Wisting* (Norwegian) – detective and his journalist daughter in Norway. Male and female leads.
STHLM Requiem* (Swedish) – detective team in Stockholm
Beck* (Swedish) – detective team in Sweden. Male and female leads.
The Sinner (US) – detective in northern American states. Male lead.

    The Abandoned

There are a number of reason for abandoning a series. Whilst I appreciate a series plot arc and the stories of the leading characters, I don’t like it when this gets in the way of the episode plots or the tightness of an ensemble cast and when it seems to send the series in a different direction. In some cases I watched a couple of seasons, but in others I only watched a couple of episodes. I may well give Sherlock a miss next time around.

Whitechapel (Brit) – Started well then an unexpected plot-arc spoilt the series and took it into the realms of paranormal horror instead of crime. Male leads.
Ripper Street (Brit) – Started well then deteriorated as the lead detective’s story took over. Male leads.
Bancroft (Brit) – As soon as it became apparent that the lead detective was corrupt, the mystery element vanished and so did my interest. Female lead.
Deadwater Fell (Brit) – police and community in Scotland. This was slow and boring. Male and female leads.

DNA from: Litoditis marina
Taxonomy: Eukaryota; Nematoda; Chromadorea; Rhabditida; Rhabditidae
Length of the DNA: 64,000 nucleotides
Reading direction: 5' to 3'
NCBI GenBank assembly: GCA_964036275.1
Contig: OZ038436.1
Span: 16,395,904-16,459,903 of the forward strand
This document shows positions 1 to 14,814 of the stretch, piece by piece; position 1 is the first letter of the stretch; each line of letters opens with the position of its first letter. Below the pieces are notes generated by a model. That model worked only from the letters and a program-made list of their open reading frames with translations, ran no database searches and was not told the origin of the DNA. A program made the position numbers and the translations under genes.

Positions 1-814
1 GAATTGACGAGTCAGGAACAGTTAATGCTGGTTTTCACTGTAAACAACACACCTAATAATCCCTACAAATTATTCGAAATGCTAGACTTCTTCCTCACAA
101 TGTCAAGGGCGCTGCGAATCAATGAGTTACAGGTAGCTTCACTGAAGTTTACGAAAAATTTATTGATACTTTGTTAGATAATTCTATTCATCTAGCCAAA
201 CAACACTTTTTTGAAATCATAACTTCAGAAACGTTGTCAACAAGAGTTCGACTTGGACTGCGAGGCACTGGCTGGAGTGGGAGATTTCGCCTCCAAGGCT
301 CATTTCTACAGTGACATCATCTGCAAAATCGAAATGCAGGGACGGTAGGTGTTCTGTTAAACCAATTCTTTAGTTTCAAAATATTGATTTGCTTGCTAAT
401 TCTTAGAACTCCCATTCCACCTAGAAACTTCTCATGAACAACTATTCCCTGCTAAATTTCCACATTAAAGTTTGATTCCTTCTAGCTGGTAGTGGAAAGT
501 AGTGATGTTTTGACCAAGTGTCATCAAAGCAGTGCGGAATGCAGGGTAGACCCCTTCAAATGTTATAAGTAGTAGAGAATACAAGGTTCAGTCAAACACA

Hidden (Brit) – police in North Wales. Dark, dismal and boring. Female lead.
The Bay (Brit) – police team in Morcambe. Unbelievable characters, especially the lead detective. Female lead.
Killing Eve (Brit) – British spy versus international criminal. I never really got to grips with it and I faintly disliked the main characters. Female leads.
Baghdad Central (Brit) – there was a lot of Arabic and the subtitles were impossible for me to read against the film background. Probably good. Male lead.

Detective Cain (French) – I couldn’t get really interested in the lead detective. Male lead.

Montalbano (Italian) – police team in Sicily. The series started well then after a couple of seasons deteriorated with too much reliance on people reporting to police station rather than the police going anywhere, and too much attempt to inject humour. Male leads.

Baptiste (Netherlands/Belgium) This was a spin-off from another series and I couldn’t get ‘into’ the characters. I also didn’t believe the plot. Male lead.

Black Lake (Swedish/Danish) – I couldn’t get interested in the plot. Male and female leads.

Hawaii 5.O (US) – Started well then deteriorated as the lead detective’s story took over. Male and female leads.
Elementary (US) – I couldn’t work up any interest in the leads, or see them as a Sherlock spin-off. Without the Sherlock connection they might never have caught my interest in the first place. Male and female leads.

You’d think, from the above, that the TV is never off, but actually, weeks go by while I watch nothing, other than the news, and then I find something and binge-watch on catch-up streaming services!

Another free flashfic: Le Manoir